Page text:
Sunday, January 14, 2018

Graduate Teacher Tips Series: 3. Classroom Setup

 I feel the need to put a disclaimer about these posts: there is no one right way of doing things. I am in no way suggesting that this is what every teacher should do in their classrooms. This is for multiple reasons! Every school is different. Every teacher is different. Every classroom is different. Every student is different. All of these will influence how you need to set up your classroom.

The purpose of these posts is to promote ideas for what teachers can or may like to use in their classrooms. With that being said, here is some food for thought regarding classroom setup...

Once you get a look at the shape of your classroom (and boy are there some interesting shaped rooms out there) and what furniture you have, try to sketch out a mud map of how you'd like your room to look.
This image is from the text Handbook for Qualities of Effective Teachers.

When coming up with your mud map, you need to consider how your students will be seated. Today some classrooms use flexible seating. If you choose to adopt this strategy, you will need to carefully plan out where your seating options will be around your classroom. If your room will include student tables or desks, this is also something that needs to be thought out very carefully.

Can we access emergency exits?
Do my students need to be facing a whiteboard?
(In the early years of schooling, this is very important for developing left-to-right direction for handwriting and letter formation)
 Can students and teachers easily move between tables/seating areas?
Will the sun be hitting the desks and cause distractions?

There are endless factors to consider.
All you need to do is Google 'Classroom setup ideas' and thousands of photos of classrooms all around the world pop up. Below are some links to some possible desk arrangements:

My Favorite Desk Arrangement and other Back to School Wisdom, Ideas for getting you school off on the right foot

11 Desk Arrangements for your Best Classroom Yet

For the older classrooms, 'Teacher, Teacher, I declare!' uses the following system with sticky notes:
 Below is a great read about setting up a classroom for students with ADD/ADHD
ADHD in School: Room Set up
Some classrooms will be a part of a large building and may not have many windows to consider. Others may feel like fish bowls, for every passing person to gaze in.
Different schools may have certain expectations or rules around windows. For example, some schools allow teachers to paint their windows to stop little ones being distracted from outside factors. On the other hand, there are schools that do not allow anything to be covering windows at all. Make sure you seek advice from your school administration before deciding what you're going to do.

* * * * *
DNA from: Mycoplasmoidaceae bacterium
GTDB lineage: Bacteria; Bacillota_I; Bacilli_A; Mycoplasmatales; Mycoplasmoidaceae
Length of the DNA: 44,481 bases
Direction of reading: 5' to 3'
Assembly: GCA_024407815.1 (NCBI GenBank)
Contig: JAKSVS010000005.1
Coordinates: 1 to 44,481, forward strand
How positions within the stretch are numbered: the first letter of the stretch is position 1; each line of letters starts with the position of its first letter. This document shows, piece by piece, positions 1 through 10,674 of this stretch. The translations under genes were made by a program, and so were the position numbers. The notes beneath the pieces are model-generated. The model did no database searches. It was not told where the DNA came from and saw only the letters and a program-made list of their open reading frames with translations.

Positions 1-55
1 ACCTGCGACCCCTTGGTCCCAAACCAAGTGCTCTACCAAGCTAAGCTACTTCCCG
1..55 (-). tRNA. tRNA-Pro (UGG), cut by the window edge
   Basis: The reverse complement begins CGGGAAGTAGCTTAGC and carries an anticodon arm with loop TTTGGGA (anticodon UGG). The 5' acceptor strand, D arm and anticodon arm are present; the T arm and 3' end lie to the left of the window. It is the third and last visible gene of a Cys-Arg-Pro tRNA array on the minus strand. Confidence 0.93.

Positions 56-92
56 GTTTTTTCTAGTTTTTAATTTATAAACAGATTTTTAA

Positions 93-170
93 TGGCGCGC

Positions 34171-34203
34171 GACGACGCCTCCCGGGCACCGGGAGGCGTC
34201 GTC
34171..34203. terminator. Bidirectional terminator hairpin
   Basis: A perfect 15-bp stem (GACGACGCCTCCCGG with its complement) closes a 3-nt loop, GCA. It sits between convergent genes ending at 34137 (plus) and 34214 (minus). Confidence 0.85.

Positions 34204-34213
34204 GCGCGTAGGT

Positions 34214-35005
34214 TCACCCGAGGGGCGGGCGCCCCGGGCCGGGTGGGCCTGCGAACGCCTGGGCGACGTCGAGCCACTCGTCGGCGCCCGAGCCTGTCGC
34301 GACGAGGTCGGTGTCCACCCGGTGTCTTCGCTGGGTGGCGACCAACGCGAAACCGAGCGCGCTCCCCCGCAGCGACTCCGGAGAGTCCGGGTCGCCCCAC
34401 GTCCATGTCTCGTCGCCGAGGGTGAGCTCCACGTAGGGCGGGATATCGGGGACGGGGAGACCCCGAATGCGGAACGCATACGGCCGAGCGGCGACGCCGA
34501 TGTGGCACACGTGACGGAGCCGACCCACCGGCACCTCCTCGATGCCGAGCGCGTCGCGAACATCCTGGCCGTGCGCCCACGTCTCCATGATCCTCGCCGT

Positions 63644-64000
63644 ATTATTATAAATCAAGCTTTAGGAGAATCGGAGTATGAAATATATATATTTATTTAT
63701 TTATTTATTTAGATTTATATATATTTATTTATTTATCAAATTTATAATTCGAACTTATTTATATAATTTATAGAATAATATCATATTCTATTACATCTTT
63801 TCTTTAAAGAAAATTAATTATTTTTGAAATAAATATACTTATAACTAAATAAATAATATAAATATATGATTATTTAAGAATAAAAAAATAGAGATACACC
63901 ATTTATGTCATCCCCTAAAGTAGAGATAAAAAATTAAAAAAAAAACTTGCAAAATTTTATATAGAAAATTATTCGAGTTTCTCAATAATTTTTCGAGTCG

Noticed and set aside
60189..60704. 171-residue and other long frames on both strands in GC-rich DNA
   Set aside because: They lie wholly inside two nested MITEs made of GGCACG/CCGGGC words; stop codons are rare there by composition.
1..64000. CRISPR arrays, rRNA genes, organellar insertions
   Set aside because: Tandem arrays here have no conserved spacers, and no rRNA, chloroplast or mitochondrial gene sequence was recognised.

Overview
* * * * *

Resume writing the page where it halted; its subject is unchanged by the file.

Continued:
If you choose to go down the cover-up road, here are some ideas from other teachers:

A beautiful 'stained glass' inspired display by Art with Mrs J.
The Charming Classroom made this simple ocean theme window covering.
Reggio inspired rainbow window that casts color around the room
Epic Classroom has some great ideas for rainbow windows.
Something I've learnt over my teaching career so far is that a lot of the time 'less is more'.
Yes, it is exciting to find beautiful posters that fit exactly with what you are teaching. However, they do not need to all be on display at once from the very beginning of the year.

My displays are now these (keep in mind I am in an early years classroom):
Alphabet charts
Number charts
Birthday display
Handwriting charts
Visual timetable
Classroom rules
Yep. That's it. That is all that goes up on my classroom walls from Day 1 and stays the entire year. Almost everything else only goes up when I teach it. This makes the posters or charts more meaningful to the children. When I teach letters and sounds, we create the posters together and then hang them for future reference. When I teach reading strategies, we introduce a strategy at a time and then hang that poster up - one at a time. Otherwise it is information overload for the little ones and has little meaning to some.
Like I said, just some food for thought 😀

Here are my go-to student labels for an early-years classroom:

Name tags
(for Kinder/Prep/Foundation/Reception and sometimes Year 1/First grade)
Desk plates
(above Prep)
Tidy Tray labels
 (for extra school equipment, if this is how your school sorts these things)
Class names window display
(fitting with theme)
Bag rack labels
(for the younger ones)

Some teachers like to prep name labels for classroom jobs or behaviour charts, too. Again, not every teacher will want or need these.
Last, but most definitely not least, please, please, please prioritise your 'to-do' lists!
If you're anything like me, you think of things you want done for your classroom, write them down on your lists and then have this overwhelming urge to get absolutely everything on that list done immediately.
Real talk: you don't need to and you will end up draining yourself of energy!
 Don't worry about what you see others doing for their classrooms on social media. Prepare what you need to get done first and then work on that 'to-do' list.
For example, those awesome addition games can wait to be made/purchased. They don't need to be done for Day 1.
Your Week 1 plan? YES! Do that! That is a high priority!

Something I learnt from my wonderful father is to write my list of everything I want to get done and then number them in priority of what needs to be done first. This keeps me on track and stops me from doing things that I want to do before things I need to do.

I'd love to hear how some of you are going with your preparations!

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